Under the Blazing Sun, Women Walk for Water (story and gallery)

Turkana women walk long distances to gather water from the surrounding rivers. (Jessica Stallone)

Turkana women walk long distances to gather water from the surrounding rivers. (Jessica Stallone)

By Chelsea Katz

TURKANA, Kenya—This is no walk in the park. This is a barefoot trek that takes hours.

Balancing a 20-liter, yellow container on top of her head, a Turkana woman walks slowly across the desert plain to the Turkwel River.

At the river’s edge, she kneels to fill the jug. Then she stands and puts the full jug atop her head. After a pause, she begins a return journey that may take hours.

Women like this one are the water-gatherers of Turkana.

The Turkana use water for drinking, cooking, bathing and washing — the same as everybody. However, they are not getting their water from a faucet. Their water is unfiltered, whether from a river or a well. Fetching water is a daily task.

“They have to walk long distances, sometimes 10 to 15 kilometers [6.21 to 9.32 miles] to fetch water,” said Daniel Mwebi, a project manager at World Vision, a Christian nongovernmental organization based in Nairobi. “If they do not get water, then they migrate to the areas where there is water.”


Nangorkit lives in Kerio, a village of approximately 3,000 people, near a dry riverbed. With light-blue fabric wrapped around her torso and her yellow-and-black skirt reflecting the light of the blazing sun, she came down, 10 times a day, to the four holes she had dug on the bank of the shallow Kerio River. Then she sells the water. She charges 10 shillings (12 cents in U.S. currency) a barrel. Her cylindrical container, nestled in a scarf atop her head, holds 20 liters, or 5.28 gallons.

“I never take a break,” Nangorkit said. “I do get tired, but I have to survive.”

The silted riverbed is Kerio’s sole water source. The Kerio River flows for only nine months of the year. Nangorkit said she collects water from her own four holes — essentially tiny wells — because people bathe in the current.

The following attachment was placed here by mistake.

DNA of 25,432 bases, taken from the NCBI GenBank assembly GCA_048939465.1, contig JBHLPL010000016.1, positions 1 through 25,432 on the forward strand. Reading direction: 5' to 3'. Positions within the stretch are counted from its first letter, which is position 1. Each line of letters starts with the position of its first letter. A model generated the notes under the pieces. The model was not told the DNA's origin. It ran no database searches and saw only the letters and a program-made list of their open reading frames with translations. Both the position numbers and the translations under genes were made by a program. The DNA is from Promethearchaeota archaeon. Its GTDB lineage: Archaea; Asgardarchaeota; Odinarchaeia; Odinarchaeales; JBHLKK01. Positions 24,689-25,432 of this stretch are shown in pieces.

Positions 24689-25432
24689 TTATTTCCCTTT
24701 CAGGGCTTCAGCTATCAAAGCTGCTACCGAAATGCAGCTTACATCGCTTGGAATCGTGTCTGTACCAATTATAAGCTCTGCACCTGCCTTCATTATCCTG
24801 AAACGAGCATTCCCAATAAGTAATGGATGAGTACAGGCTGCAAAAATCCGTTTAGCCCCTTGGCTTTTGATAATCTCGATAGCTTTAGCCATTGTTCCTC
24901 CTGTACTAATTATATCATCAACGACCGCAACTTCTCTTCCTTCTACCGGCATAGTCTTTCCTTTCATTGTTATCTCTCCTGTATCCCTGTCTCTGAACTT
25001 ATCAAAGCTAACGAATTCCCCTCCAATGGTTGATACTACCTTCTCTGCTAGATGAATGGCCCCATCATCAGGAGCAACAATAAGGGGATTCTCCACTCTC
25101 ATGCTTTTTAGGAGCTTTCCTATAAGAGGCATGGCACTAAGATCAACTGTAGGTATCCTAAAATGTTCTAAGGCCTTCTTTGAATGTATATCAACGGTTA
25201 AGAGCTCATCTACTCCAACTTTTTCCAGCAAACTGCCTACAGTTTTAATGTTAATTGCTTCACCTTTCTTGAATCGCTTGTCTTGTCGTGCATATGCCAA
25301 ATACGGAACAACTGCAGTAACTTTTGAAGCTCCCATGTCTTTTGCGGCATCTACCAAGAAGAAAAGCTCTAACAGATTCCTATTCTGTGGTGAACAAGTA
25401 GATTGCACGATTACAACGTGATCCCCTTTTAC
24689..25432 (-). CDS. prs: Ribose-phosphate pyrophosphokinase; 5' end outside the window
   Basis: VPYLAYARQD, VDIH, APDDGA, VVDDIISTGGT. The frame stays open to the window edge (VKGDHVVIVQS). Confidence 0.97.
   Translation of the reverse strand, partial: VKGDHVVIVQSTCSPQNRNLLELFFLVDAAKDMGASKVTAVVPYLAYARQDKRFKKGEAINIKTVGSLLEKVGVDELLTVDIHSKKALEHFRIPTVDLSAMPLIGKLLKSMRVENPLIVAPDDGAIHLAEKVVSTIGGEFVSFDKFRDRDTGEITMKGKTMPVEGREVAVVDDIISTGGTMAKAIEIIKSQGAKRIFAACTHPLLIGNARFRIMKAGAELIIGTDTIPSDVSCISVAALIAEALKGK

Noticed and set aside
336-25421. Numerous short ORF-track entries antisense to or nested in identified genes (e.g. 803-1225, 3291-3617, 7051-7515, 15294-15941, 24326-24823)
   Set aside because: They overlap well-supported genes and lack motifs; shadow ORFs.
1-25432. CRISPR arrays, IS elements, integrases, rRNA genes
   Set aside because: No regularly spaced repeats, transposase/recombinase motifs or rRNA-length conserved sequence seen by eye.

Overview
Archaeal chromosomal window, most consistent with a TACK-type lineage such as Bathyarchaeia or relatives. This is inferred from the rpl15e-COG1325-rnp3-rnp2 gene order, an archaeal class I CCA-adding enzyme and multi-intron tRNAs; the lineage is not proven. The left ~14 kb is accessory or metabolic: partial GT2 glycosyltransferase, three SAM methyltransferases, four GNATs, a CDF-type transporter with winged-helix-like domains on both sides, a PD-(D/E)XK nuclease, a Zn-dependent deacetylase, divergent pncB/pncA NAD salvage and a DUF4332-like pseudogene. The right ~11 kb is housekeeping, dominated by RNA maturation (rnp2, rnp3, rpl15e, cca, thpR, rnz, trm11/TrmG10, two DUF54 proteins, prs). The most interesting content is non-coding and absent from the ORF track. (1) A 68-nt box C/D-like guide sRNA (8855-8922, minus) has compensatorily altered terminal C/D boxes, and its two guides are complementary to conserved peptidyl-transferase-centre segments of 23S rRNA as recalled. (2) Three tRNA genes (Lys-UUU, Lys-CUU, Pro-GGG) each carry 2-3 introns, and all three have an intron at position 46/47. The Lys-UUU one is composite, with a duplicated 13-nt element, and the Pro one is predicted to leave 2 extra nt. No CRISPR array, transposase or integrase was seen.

Lochuka and Liwan Paulina

Lochuka, from the lakeside village of Eliye Springs, collected water from pipes that run from a spring below a steep, sandy mountain. At the base of the mountain, water ran continuously, forming a pool behind a wall.

Lochuka filled her vessel with water from pipes that took the pool’s overflow and spilled onto a paved area. Balancing the barrel atop a wrap on her sweaty head, she walked back up the hill, barefoot, with her hands behind her neck. The walk from the pipes back to her homestead took approximately 10 minutes.

While Lochuka and Liwan Paulina, another wife from the same homestead, collected water, other women and their children bathed beneath the pipes. Lochuka’s and Liwan’s children played in Lake Turkana, a short walk away. The lake water is too salty to drink.

“Other people that come from far [-away homesteads and villages] feel bad,” Liwan said, because they have to travel so far for water. When she is not fetching water, Liwan sells homemade goods to tourists at the nearby resort.

Elizabeth Emutono

Elizabeth Emutono, from an area of Eliye Springs a few miles from the lake, fetches water from a well sponsored by World Vision. Before the well was constructed in 1985, Emutono walked to the same spring as Lochuka.

“When you leave here at 7, you’ll be there by 11,” Emutono said, recalling the days before World Vision built the well. “Because the water has been brought here, the long distance has been cut off.”

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